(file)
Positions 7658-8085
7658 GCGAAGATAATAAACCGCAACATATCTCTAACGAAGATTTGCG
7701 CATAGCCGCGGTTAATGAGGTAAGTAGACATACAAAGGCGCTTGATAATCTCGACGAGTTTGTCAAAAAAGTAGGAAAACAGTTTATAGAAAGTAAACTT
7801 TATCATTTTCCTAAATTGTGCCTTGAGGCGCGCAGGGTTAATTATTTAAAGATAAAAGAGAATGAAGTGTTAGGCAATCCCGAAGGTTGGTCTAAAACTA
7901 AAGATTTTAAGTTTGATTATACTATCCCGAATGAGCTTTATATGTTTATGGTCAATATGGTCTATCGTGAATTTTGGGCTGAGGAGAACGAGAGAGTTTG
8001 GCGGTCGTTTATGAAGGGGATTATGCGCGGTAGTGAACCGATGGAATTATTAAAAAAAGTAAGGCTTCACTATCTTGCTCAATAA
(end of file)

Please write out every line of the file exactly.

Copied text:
Positions 7658-8085
7658 GCGAAGATAATAAACCGCAACATATCTCTAACGAAGATTTGCG
7701 CATAGCCGCGGTTAATGAGGTAAGTAGACATACAAAGGCGCTTGATAATCTCGACGAGTTTGTCAAAAAAGTAGGAAAACAGTTTATAGAAAGTAAACTT
7801 TATCATTTTCCTAAATTGTGCCTTGAGGCGCGCAGGGTTAATTATTTAAAGATAAAAGAGAATGAAGTGTTAGGCAATCCCGAAGGTTGGTCTAAAACTA
7901 AAGATTTTAAGTTTGATTATACTATCCCGAATGAGCTTTATATGTTTATGGTCAATATGGTCTATCGTGAATTTTGGGCTGAGGAGAACGAGAGAGTTTG
8001 GCGGTCGTTTATGAAGGGGATTATGCGCGGTAGTGAACCGATGGAATTATTAAAAAAAGTAAGGCTTCACTATCTTGCTCAATAA